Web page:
If These Hamptons Protestors Make Me Late For My Shinnecock Tee Time, I’ll Be Forced To Get Father’s Friends Involved

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Yesterday, an army of angry protestors descended upon the gravel, tree-lined driveways of billionaires’ row in Southampton to voice their anger at our nation’s growing income inequality. Thank God they didn’t know any of the gate access codes, or untold wine cellars might have been contaminated.

NY Post

A caravan of protesters — some wielding plastic pitchforks — descended on the Hamptons Wednesday to blast the rich and decry the nation’s rising income inequality.

More than 100 drivers and about 200 marchers paid a visit to the homes of some of the world’s wealthiest people, including ex-New York City Mayor Mike Bloomberg.

“Tax the rich, not the poor!” the protesters chanted outside Bloomberg’s $20 million Southhampton mansion, with some calling the failed presidential candidate a “looter.”

Ignoring the environmentally tone deaf ramifications of plastic pitchforks, I sympathize with these disgruntled denizens. I’m a man of the people. We’ve all seen the John Deere tractor that I piloted to plow our driveway as a boy. We’ve seen my firewood splitting technique. Hell, just two weeks ago, I stayed in a house with no air conditioning. There is no fan on earth that can play a convincing understudy to air conditioning, I’m sorry. I was forced to suck it up for two nights, thrusting aside the comforter, tossing and turning under a sheet like some displaced child, rescued from the system, brought in by sympathetic parents, introduced to football, turning scouts’ heads with my size and speed, committing to Ole Miss, raising questions of recruiting violations due to my foster parents’ affiliation with the school, and eventually winning a Superbowl with the Baltimore Ravens. I guess the lesson is, sometimes a few nights without air-conditioning can help you see past the blind side of life.

Sometimes, you have to acknowledge that the income disparity in our country is untenable. These past three months, the rich have added distance between themselves and the middle class. The gulf continues to widen, and that’s infuriating.


I have a 2PM tee time at Shinnecock today. Shinnecock. Heard of it? It’s the Stanford/Yale of world golf courses, ranked around the #3 spot every year. It’s not Harvard, but it’s close. It has hosted the U.S. Open five times. It sits along Montauk Highway in Southampton, but you’d barely know given the thoughtfully-planted shrubbery that separates the golf oasis from people who eat sandwiches for dinner.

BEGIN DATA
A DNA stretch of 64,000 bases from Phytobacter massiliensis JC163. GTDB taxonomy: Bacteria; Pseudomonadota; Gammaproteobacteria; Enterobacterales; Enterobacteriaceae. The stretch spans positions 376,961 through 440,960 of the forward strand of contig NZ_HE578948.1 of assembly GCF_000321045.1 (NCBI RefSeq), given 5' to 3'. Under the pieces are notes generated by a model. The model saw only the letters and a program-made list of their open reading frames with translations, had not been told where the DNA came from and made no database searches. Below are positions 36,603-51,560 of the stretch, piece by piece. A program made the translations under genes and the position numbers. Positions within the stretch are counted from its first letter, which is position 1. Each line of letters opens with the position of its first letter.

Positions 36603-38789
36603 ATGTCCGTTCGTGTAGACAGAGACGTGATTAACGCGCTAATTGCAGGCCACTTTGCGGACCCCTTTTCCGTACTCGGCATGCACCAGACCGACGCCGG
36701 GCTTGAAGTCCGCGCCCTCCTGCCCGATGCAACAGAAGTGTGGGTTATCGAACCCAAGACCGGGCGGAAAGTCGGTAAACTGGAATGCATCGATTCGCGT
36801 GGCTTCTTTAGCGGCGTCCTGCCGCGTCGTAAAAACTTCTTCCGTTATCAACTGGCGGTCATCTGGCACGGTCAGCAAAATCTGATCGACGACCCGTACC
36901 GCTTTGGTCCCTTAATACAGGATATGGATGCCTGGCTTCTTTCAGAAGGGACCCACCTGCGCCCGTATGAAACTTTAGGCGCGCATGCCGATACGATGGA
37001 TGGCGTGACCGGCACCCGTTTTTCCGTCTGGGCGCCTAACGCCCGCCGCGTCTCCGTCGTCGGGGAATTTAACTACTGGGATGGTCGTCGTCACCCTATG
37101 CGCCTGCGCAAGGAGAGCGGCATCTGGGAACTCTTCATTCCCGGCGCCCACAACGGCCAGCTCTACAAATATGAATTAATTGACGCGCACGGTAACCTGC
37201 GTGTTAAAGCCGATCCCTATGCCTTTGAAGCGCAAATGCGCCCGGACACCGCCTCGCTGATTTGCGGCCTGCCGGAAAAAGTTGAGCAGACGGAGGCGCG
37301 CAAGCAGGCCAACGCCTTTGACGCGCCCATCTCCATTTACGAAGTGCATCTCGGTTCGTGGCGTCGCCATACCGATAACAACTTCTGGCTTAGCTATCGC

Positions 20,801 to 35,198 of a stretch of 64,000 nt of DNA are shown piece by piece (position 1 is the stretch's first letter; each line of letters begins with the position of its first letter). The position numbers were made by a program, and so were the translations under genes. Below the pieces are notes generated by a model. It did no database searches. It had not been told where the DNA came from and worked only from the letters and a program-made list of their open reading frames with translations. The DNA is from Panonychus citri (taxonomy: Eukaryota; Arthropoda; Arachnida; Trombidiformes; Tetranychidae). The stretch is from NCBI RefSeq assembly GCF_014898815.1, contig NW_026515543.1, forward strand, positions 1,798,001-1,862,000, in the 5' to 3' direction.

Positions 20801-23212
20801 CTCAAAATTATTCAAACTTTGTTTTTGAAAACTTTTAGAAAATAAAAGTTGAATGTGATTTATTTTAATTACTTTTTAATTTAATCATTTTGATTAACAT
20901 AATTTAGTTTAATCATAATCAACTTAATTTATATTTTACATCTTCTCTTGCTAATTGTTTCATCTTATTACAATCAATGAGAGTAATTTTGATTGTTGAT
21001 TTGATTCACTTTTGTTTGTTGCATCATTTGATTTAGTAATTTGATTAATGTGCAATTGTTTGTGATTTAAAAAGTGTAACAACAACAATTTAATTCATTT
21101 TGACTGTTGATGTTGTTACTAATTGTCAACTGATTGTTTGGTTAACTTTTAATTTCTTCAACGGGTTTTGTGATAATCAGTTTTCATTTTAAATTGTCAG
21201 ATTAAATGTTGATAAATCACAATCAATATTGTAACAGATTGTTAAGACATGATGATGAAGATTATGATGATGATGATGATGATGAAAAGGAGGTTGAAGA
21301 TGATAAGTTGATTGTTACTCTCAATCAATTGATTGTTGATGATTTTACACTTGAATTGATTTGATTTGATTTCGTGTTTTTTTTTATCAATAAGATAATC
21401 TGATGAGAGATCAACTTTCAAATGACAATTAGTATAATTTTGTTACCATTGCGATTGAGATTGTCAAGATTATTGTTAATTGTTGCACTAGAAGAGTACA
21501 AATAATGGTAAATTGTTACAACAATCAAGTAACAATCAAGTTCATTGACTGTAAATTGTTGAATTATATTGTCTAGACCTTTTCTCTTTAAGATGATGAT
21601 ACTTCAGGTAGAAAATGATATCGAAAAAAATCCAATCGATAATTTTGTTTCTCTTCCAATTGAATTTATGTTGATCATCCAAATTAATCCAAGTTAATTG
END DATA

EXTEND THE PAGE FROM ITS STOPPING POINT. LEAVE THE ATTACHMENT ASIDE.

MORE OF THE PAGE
Do you have any idea how difficult it is to get a tee time at Shinnecock? Any idea how much massaging is required? First, you have to know a member (good luck). Then you have to convince that member that you’re so fucking good at life that they should be so lucky to spend four hours with you playing golf. You can’t be too forward; you must let them think they’ve arrived at the idea of inviting you to play. It’s a waking inception that plays out over weeks, if not months. Gently, gently, the idea takes shape.

Which is why if one single protestor gets between me and a punctual arrival at the club today, I’ll make it my life’s goal to make sure the peaceful assembly clause of our first amendment does not extend to the Hamptons. If I don’t have at least 45 minutes to roll some putts, I will embark upon a propaganda tour to paint these protestors as Klansmen, 4Chan anarchists, and incels. If I’m not provided ample time to whiff the swirling baby powder of the locker room air, to sip a sweating glass of Arnold Palmer, to chat aimlessly with the starter about Brooks Koepka’s 2018 title, I will petition my congresspeople to introduce bottom-heavy tax laws that doom the lower classes to income stagnancy for generations to come.

Hopefully it won’t come to that. Hopefully, I can continue to help the poor. I’ll leave 15 minutes early just to be safe.